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AIBU to be angry that I now have to find a new GP practice.

(76 Posts)
TheSparkling Sat 13-Oct-12 18:02:19

I moved house, one measly mile further away from where we were. Last week I registered our new address at the GP practice we are with. Two days later I receive a letter saying that I am being put off their list and need to register with someone closer to where we live.

IMO this is ridiculous. I could understand it if they had too many people on their lists but they don't. They are still registering people in their practice boundary so why can't we stay with them?

It just annoys me. I don't want to register with the only practice near us as they have a piss poor reputation.

So annoying. < stamps feet >

Viperidae Sun 14-Oct-12 00:19:07

Our practice let anybody register but will only do home visits, if somebody should be too ill to get to the surgery, within a certain area.

Goldmandra Sun 14-Oct-12 00:38:44

I'm a bit shock at the number of people who can't get home visits, can't get through on the phone, have to deal with vile receptionists, etc.

Ours seems to get all of those things right and lots more. I do still hear people moaning because the phone lines are very busy first thing every morning but that's about the worst it gets and I always get through within 5 minutes.

I left a message for my GP about pain relief for my 6 year old DD on a Friday lunchtime once. He called back at 8pm, apologised for taking so long and offered to drive about 15 miles extra on the way home to deliver the meds.

I think I need to send them something to show my appreciation of a job well done and pray very hard that they don't change the practice boundary!

ChookKeeper Sun 14-Oct-12 00:48:02

I'm a practice manager and any 'out of area' address changes are referred to me.

If a patient has moved a few extra minutes over the boundary then it's no problem to keep them on the list but otherwise I do have to remove them as our PCT won't allow us say we'll keep them on with the proviso of no home visits. We must offer the full contracted service to all of our patients.

We don't just remove the patient though, we do write to give notice and provide contact details of the PCT so that they can request a list of surgeries local to them. Also if a patient is unhappy with the decision to remove them from the list they are asked to put their request to stay in writing and it is discussed at the weekly practice meeting. The final decision then rests with the Partners.

We do provide home visits to patients who are too ill to get the surgery. Home visits are very time consuming so all requests are triaged by a doctor first but anyone in genuine need will be seen. As was said upthread we rarely go out to children as they can be brought in.

FamilyStress Sun 14-Oct-12 02:30:07

Don't know why bitchdoctor is getting so upset. It's a lot of people's experience that their own GP's don't do home visits. My current GP doesn't and neither did my previous one. Even says so on the website. Brilliant for your patients that you do bitchdoctor, but not everyone has access to the same service.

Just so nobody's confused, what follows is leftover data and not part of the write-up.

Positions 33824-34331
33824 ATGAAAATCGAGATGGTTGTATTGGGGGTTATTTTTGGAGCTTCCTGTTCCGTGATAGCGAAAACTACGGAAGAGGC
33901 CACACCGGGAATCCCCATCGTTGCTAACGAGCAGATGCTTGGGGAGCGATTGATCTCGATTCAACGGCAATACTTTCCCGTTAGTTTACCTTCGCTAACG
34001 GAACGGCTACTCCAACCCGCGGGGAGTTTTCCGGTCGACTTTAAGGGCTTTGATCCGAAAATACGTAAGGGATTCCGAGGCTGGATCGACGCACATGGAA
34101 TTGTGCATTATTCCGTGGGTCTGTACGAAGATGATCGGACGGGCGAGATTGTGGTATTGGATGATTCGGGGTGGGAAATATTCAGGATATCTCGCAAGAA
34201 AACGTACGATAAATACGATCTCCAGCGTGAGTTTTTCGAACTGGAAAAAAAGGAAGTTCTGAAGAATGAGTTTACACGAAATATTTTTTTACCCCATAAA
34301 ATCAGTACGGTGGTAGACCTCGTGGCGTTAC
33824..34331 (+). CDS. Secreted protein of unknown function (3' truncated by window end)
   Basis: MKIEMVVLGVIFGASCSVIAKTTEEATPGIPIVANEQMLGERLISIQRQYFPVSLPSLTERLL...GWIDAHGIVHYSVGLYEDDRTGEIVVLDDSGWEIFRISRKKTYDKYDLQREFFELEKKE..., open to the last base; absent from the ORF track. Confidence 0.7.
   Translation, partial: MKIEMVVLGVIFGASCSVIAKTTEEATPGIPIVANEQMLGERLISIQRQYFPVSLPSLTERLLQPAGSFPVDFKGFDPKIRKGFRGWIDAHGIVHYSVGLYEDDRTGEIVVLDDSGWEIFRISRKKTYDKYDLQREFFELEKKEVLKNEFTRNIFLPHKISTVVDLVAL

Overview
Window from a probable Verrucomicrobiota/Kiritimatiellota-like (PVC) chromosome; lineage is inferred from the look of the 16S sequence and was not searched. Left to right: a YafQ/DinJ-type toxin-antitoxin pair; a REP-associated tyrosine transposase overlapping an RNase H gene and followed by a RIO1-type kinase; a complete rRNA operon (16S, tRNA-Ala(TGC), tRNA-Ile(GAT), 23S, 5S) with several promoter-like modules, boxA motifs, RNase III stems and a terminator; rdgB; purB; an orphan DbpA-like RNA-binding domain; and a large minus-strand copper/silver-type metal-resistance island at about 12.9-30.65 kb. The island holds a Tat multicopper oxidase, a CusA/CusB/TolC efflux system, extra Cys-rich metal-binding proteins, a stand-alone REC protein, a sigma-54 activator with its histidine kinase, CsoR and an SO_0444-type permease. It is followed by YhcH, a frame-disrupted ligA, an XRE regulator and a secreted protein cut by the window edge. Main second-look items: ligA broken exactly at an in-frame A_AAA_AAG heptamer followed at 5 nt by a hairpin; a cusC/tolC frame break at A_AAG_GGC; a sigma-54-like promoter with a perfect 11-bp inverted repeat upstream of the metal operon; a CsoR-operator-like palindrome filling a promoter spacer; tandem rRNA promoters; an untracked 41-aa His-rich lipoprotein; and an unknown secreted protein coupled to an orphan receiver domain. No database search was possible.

ToothbrushThief Sun 14-Oct-12 06:56:02

What were you refused a home visit for Family? Or anyone else who has been?

Is anyone able to link to a GP website that says they don't do home visits?

I'm curious to know how they avoid them if they do, or if its perception that they don't just because people have not been ill enough to require it.

I work with GP practices and every single one I work with does do home visits but they are usually terminally ill patients choosing to die at home (really unable to leave their bed).

I think people would like more home visits. Getting a sick child to a GP on a dark November evening when it was pissing down and I had to push youngest in pushchair whilst eldest walked (no buses in the area) was a memorable event for me (14 yrs ago) The receptionist was so so lovely and told me to hang on 10 minutes and she'd take me home in her car because she was just finishing. A home visit would have been better but I totally accept unworkable for the GP. Can you imagine how many they'd end up doing, if they were allowed for those situations?

jicky Sun 14-Oct-12 07:40:52

The bizarre thing is that hospitals and orthodontists seem to try to encourage you to stay put.

We have moved 40 minutes up the motorway and I want to swap ds2 to a local orthodontist. I have been told that to do this I will have to have his fixed brace removed and then go through the whole referral process again!

When I called the hospital where ds1 sees a consultant and said we had moved so would they like to refer him on to our new hospital I was told that due to patient choice they didn't move people and again I start the whole process again.

sashh Sun 14-Oct-12 07:50:10

No GP ever does home visits anyway, so that is irrelevant.

Mine does.

BalloonSlayer Sun 14-Oct-12 07:56:45

They always come round to see you when you have had a new baby, don't they?

AThingInYourLife Sun 14-Oct-12 08:01:07

"Thesparkling, it would cause chaos because if people chose to stay with a certain GP even though they don't live in the boundary of the practice because it would mean there is no limit to the amount of patients one practice can have and if the practice is a popular one it would be oversubscribed and not enough Doctors/Nurses to meet patient demand. This would be VERY unsafe for patients."


Neither of your outcomes necessarily follow confused

I have never been restricted to boundary areas in my choice of GP, it's a peculiarly English thing.

It is obviously entirely possible to limit the capacity of a surgery. That has nothing to do with boundaries.

A surgery could get oversubscribed in either scenario. A lot of people moving into an area and being forced to subscribe with the local GP (regardless of quality) would have the same effect as a very popular surgery.

Why should crap surgeries be given a quota of forced patients with no choice to move because of administrative boundaries?

That is all about doctors' convenience, not what is best for patients.